The New International Encyclopædia/Chase, Samuel

From Wikisource
Jump to navigation Jump to search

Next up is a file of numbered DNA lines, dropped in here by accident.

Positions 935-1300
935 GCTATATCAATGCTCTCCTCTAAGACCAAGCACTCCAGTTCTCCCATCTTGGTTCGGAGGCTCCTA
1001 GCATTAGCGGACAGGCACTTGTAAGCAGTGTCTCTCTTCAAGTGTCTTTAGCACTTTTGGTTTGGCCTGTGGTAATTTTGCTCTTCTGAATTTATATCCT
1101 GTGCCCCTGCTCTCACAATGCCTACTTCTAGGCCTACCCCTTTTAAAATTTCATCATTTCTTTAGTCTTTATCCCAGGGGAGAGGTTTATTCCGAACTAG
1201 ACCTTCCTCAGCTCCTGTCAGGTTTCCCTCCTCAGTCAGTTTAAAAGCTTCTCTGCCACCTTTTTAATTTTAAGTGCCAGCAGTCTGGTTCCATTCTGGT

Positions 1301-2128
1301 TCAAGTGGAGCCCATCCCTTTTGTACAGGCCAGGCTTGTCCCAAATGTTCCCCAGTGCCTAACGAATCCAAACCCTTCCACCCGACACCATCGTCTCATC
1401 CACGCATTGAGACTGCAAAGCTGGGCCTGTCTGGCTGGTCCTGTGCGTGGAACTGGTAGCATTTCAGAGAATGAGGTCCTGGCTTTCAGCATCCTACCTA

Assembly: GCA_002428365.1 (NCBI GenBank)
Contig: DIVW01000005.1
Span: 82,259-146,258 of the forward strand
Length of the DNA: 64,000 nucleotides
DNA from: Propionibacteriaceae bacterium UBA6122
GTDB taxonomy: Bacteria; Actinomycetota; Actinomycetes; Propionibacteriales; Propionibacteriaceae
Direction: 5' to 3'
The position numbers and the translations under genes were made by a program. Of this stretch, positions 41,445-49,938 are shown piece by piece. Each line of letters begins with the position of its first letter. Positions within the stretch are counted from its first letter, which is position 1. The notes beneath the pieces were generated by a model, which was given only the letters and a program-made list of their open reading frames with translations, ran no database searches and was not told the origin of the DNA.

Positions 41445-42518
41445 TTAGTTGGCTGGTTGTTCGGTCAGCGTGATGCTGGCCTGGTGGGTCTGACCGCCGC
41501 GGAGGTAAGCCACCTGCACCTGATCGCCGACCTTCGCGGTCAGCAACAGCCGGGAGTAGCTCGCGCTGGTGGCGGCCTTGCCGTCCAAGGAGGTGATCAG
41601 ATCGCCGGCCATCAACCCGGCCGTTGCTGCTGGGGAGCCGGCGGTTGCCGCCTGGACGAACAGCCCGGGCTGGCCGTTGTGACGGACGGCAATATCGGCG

CHASE, Samuel (1741-1811). An American jurist, one of the signers of the Declaration of Independence. He was born in Somerset County, Md., studied law in Annapolis, was admitted to the bar in 1761; soon attained a considerable practice; and became prominent in colonial politics. He served for more than twenty years in the General Assembly of Maryland; was prominent as one of the ‘Sons of Liberty’ during the Stamp Act excitement; was one of the framers of the ‘Declaration of Rights of Maryland;’ and from 1774 to 1778 was a member of the Continental Congress. In 1775 he was associated with Franklin and Carroll in an unsuccessful mission to secure the good will of Canada, and soon after his return advocated and signed the Declaration of Independence. As agent for the State of Maryland, he went to England in 1783 to recover the value of stock held by it in the Bank of England before the outbreak of the war, and after remaining a year succeeded in obtaining about $650,000. In 1788 he was a member of the convention which ratified the Federal Constitution for Maryland, but was himself, along with Luther Martin, opposed to that document. He was appointed Judge of the General Court of Maryland in 1791, and Judge of the Criminal Court for Baltimore County in 1793, and in 1796 became, by Washington's appointment, an associate justice of the United States Supreme Court. He presided over the trials of Thomas Cooper, John Fries, and Thomas Callender in 1800, and conducted the two latter with such asperity and apparent favoritism that the counsel for the defendants indignantly withdrew. As a judge, though frequently presiding with firmness and ability, he was unable to suppress or conceal his decided political predilections, and on various occasions, notably in Baltimore on May 2, 1803, delivered what his political opponents regarded as partisan harangues to the grand jury. This harangue in Baltimore attracted the notice of prominent Democrats, who were then engaged in a general movement to diminish the influence of the judiciary, and, on John Randolph's motion, the House of Representatives passed a resolution of impeachment in 1804. In the following year the trial was conducted with much ceremony before the Senate, Chase being represented by Luther Martin, R. G. Harper, Charles Lee, P. B. Key, and Joseph Hopkinson, and the prosecution by John Randolph, G. W. Campbell, Joseph Nicholson, C. A. Rodney, John Boyle, Peter Early, and Christopher Clark. By the latter, eight articles were exhibited, two setting forth Chase's oppressive treatment of Fries, two more charging similar treatment of Callender, two others charging an infringement of the laws of Virginia in the Callender case, one relating to alleged unbecoming and unfair conduct before a Delaware grand jury, and the last calling Chase to account for his harangue before the Baltimore grand jury. Chase was finally acquitted on all but two charges—partisanship in the Callender trial and ‘electioneering’ before the Baltimore grand jury—and no article received the two-thirds vote requisite for impeachment. This decision has been regarded as of considerable significance in the history of the American judiciary, serving as it did to discountenance impeachment trials unless based on really serious grounds, and at the same time warning judges to suppress all manifestations of partisanship on the bench. After the trial, until his death, Chase continued to serve as a member of the Supreme Court. Consult an article “The Impeachment Trial of Judge Samuel Chase” in the American Law Review, Vol. XXXIII. (Saint Louis, 1889), and Smith and Lloyd (reporters). The Trial of Samuel Chase (Washington, 1805).